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A girl's final thoughts of being in a horror movie

Updated: Jan 27

Left: The Hans box of the Final girl game range. It has 'FINAL GIRL' in a red font with a white border at the top, in the foreground there is a cartoon blonde girl with a side parting, she is frowning, has cuts and blood on her face, the tips of her hair look dirty and her clothing is torn, behind her is a forest scene and some kind of cabin  in the woods, an overalled man is in the background holding a metal mallet and wearing a metallic pig mask. Centre: The Final Girl core box. The box is brown and has 'FINAL GIRL' written in a darker brown, with the words CORE BOX underneath in smaller white text. Right: The Geppetto Final girl game box. The background shows a circus scene with a creepy-looking ring master with little puppets and in front an Asian girl who is frowning and has cuts and bruises to her face, neck and upper chest, her clothing is very torn.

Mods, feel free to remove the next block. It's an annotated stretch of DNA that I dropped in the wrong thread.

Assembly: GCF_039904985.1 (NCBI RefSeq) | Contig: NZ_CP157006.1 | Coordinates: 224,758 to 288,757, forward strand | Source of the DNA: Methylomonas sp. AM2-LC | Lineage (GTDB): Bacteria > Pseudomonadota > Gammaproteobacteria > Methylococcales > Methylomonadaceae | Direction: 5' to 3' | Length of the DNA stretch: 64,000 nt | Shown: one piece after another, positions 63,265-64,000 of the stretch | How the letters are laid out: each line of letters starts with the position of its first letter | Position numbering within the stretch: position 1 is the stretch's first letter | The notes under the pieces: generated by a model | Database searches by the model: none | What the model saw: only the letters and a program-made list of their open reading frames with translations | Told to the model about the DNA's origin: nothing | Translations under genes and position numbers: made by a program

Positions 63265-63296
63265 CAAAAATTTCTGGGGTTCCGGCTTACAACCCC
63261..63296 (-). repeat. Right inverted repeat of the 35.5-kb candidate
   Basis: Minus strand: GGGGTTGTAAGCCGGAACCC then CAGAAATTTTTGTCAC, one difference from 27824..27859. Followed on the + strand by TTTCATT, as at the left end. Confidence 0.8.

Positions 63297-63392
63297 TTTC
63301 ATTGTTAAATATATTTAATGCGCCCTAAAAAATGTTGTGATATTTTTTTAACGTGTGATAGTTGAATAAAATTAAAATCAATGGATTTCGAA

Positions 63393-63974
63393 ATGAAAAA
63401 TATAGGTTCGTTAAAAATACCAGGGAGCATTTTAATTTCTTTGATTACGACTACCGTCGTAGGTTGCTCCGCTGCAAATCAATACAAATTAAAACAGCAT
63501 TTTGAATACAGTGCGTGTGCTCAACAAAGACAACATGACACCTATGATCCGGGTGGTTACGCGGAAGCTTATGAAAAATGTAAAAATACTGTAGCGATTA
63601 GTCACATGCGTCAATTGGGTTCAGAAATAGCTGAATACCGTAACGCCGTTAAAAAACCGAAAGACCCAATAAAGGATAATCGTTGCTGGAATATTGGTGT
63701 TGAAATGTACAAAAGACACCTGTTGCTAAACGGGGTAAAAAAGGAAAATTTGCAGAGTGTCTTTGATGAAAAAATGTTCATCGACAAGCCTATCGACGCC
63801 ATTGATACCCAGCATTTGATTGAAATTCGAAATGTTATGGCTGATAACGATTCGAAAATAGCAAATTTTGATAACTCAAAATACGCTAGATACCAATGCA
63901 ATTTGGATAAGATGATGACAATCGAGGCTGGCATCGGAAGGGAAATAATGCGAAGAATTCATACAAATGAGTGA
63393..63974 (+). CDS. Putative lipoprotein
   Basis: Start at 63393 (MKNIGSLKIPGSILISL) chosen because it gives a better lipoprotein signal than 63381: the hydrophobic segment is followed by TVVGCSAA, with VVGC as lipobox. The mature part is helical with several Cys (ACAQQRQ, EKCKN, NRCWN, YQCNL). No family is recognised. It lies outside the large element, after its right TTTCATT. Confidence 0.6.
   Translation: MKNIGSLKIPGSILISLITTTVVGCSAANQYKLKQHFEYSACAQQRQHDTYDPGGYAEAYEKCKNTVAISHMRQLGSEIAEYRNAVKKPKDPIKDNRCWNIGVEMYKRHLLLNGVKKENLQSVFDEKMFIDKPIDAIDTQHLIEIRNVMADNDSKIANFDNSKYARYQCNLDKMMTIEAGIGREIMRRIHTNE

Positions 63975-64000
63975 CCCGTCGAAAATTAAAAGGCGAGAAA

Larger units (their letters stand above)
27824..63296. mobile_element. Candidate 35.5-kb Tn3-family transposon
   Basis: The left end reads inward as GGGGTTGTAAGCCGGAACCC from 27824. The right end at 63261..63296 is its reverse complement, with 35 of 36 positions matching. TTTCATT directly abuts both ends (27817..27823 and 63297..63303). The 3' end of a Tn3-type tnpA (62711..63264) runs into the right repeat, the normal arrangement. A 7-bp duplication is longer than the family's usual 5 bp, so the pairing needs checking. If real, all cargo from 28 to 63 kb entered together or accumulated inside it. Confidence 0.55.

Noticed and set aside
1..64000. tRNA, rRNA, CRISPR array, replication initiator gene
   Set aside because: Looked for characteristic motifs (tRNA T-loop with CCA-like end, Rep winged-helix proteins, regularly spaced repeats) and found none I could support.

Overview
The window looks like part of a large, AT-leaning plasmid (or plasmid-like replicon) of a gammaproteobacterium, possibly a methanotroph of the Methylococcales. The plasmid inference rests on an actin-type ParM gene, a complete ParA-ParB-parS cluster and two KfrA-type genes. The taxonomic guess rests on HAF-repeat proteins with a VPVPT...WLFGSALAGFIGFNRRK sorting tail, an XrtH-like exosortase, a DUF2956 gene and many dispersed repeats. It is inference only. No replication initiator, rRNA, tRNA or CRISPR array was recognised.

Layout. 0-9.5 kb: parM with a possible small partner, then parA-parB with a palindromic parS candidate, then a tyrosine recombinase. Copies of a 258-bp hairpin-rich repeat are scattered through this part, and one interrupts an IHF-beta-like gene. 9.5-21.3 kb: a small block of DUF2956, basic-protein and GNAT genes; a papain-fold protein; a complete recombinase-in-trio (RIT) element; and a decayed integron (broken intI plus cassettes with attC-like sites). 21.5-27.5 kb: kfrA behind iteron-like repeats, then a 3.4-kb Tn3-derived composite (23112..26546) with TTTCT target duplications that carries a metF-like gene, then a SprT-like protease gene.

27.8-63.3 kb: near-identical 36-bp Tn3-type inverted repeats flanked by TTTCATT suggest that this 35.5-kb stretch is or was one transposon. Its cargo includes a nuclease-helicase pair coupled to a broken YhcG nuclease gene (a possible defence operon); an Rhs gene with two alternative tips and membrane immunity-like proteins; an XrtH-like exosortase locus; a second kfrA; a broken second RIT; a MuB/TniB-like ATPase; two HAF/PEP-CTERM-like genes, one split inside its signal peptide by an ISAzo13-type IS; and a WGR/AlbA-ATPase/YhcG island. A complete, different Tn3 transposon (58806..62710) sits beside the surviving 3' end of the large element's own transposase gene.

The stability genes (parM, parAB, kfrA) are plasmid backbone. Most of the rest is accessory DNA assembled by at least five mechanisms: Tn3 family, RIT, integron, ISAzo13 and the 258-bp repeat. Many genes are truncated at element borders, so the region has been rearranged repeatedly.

Player count: Solo only Ages: 14+ Playtime: 20-60 minutes (if you're lucky!)


You've probably heard of Final Girl by now if you're in any which way into solo gaming. You're also probably sick to death of hearing about it. Either that, or you're sadistic enough to love its gruesome and gory nature, and a few more murders will only whet your appetite more! Final Girl is a solo-only game from Van Rhyder Games ( in which you play the final girl in a classic style horror movie, and is based off the card driven mechanics of Hostage Negotiator from 2015. In each feature film box, there is a map and a killer, and your task is to bring down the killer before they bring down you. By playing cards from your hand and rolling dice to determine how successful your action was; you can move, search for items, attack, distract and focus your efforts into saving the lives of innocent bystanders and friends and planting that killing blow. With any remaining 'time' left at the end of your turn, you can buy cards from the card market to be played later in the game.

Then sit back and wait for the killer to come closer...and closer...and ATTACK!